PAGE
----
Estate agents in Estonia are a funny bunch.
Riho and I have finally moved to our new, city centre apartment, but for a while there it did look rather as if we were going to have to check into a hostel or something when the lease of the old place ran out.
Riho wonders if we are doing something wrong. But really, even taking cultural differences into account, can the apartment hunting process differ so greatly that we’ve completely flummoxed all the Tallinn estate agents just by asking to view a few flats? Firstly, you’ve got the ones who just don’t reply to the initial email enquiry. They just ignore you. This could, of course, be because they don’t speak English, which is perfectly understandable (I don’t mean that they should be able to speak English because it’s perfectly understandable, I mean that it’s perfectly understandable that they don’t speak English, but you got that, right?), although I did bravely put together a little “Please excuse my poor Estonian language skills…” sort of email as well, just in case. It was unsuccessful.
Then there’s their apparent lack of interest in shifting any of their available housing. A short reply will say something along the lines of “Sorry, this apartment is no longer available”, without the “…but here are some others that might be of interest to you” that I’ve come to expect from estate agents throughout my life as a renter. I always found it difficult to get rid of estate agents; here, it seems that they simply want to get rid of customers. In frustration, we called in to the office of one of them to ask about an apartment listed on their website. “It is no longer available,” said the incredibly disinterested-looking man behind the desk. We looked expectantly at him in the hope that he might follow up with “I have some others that might be suitable”, but he went back to his newspaper and we walked out quite dejectedly.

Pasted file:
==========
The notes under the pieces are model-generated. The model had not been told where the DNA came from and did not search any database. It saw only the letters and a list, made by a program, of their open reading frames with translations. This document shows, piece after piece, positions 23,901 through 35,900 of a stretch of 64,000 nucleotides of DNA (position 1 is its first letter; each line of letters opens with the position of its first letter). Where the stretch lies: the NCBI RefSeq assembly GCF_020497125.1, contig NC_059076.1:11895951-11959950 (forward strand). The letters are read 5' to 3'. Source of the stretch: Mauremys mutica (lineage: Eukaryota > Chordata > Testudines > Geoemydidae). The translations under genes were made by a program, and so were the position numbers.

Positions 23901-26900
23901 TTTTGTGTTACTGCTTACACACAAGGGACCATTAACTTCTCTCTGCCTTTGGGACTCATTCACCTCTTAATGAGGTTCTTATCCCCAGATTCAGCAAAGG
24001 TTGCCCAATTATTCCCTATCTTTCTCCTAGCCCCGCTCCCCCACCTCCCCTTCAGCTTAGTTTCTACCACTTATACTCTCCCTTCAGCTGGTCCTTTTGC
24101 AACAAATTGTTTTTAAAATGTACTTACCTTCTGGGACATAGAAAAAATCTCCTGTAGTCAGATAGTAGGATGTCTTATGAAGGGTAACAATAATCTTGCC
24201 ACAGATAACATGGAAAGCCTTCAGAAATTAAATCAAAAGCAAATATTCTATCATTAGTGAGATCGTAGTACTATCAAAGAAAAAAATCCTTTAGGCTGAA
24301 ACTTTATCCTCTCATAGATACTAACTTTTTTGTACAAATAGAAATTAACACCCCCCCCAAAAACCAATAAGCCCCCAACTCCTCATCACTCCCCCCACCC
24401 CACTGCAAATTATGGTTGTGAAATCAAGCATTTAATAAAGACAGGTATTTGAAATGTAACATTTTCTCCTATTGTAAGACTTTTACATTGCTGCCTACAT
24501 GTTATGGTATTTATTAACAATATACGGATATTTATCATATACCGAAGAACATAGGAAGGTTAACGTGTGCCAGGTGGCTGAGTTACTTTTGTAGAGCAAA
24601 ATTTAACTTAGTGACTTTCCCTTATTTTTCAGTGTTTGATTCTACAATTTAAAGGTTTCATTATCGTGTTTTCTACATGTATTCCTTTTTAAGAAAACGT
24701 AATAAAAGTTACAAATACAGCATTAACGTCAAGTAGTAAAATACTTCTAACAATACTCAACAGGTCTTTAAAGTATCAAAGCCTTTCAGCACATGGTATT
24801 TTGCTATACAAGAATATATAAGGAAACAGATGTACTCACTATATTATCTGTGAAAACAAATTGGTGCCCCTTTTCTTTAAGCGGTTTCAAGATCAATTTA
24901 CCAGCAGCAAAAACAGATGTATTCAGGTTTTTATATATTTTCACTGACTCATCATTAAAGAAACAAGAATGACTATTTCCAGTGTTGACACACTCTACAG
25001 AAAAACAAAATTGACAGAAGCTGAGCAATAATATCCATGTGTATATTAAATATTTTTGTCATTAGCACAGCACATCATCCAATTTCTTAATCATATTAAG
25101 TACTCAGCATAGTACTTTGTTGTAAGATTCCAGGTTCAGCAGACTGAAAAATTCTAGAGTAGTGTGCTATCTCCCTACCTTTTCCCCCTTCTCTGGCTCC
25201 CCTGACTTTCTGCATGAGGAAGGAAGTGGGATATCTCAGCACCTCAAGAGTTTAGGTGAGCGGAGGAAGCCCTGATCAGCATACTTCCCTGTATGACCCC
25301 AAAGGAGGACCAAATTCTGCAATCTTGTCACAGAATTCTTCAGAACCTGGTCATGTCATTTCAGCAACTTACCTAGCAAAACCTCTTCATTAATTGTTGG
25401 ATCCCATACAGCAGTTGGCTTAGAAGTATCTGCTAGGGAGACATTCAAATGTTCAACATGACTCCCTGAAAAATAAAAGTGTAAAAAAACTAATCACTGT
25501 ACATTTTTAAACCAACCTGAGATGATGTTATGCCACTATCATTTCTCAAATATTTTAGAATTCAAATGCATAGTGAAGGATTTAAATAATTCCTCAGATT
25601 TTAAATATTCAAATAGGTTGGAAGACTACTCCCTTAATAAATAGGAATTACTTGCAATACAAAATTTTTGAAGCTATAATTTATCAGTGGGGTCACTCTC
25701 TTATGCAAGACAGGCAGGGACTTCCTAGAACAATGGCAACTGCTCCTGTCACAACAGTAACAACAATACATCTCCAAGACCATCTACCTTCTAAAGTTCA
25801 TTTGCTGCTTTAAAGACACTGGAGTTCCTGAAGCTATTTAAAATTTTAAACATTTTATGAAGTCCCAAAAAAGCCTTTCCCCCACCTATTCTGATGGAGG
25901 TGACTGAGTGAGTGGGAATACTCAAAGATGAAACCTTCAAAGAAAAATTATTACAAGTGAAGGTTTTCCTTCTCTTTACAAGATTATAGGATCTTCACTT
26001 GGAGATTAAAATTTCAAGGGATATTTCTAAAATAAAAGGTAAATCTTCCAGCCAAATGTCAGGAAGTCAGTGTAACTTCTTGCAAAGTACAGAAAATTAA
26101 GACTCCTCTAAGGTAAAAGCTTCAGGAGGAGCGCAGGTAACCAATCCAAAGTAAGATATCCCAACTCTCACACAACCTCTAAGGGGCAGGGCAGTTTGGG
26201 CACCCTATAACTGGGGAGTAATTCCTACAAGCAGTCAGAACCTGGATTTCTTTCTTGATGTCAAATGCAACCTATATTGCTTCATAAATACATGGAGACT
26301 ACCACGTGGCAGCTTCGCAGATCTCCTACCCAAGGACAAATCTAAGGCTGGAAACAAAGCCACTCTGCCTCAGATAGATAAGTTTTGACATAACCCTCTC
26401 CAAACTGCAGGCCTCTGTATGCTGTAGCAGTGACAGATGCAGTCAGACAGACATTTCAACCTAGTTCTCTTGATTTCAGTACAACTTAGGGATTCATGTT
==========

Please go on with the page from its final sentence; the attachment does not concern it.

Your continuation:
When we do manage to arrange a viewing for somewhere, the agent tends to be also seeing it for the first time. They’ll let us in and then stand there texting someone on their phone or looking impatient as we show ourselves around. There is no sales pitch, no enthusiastic attempt to make mildew on the shower curtain seem like a positive thing. And when asked questions about the building, the area, or anything to do with the apartment in general, the answer is usually “I don’t know”.
And the worst part of all is when we do manage to get that far along the process, and find somewhere we actually want to rent, and send an email to inform the agent. This has happened no less than three times. They just don’t reply! And it’s not that they took an instant dislike to us, because one of them did get back to us several weeks later to confirm that yes, certainly, we could have the apartment. Of course, by that time we’d already viewed about half a dozen others, enquired about twice as many again, and agreed to take the first one whose agent we managed to tie down and hold at knifepoint until he gave us the lease to sign.
It’s been a very strange experience. However, we’re now in the new apartment. Getting internet access appears to be as problematic as getting somewhere to live, but for the moment I don’t really mind – I do, after all, have quite a lot of knitting to be getting on with, which means I can’t be sitting around wasting time online all night. Plus, when I want internet access I just have to go across the road to the Viru Centre, where I can order ridiculously large mugs of coffee and lounge around on comfy chairs.
It ain’t so bad.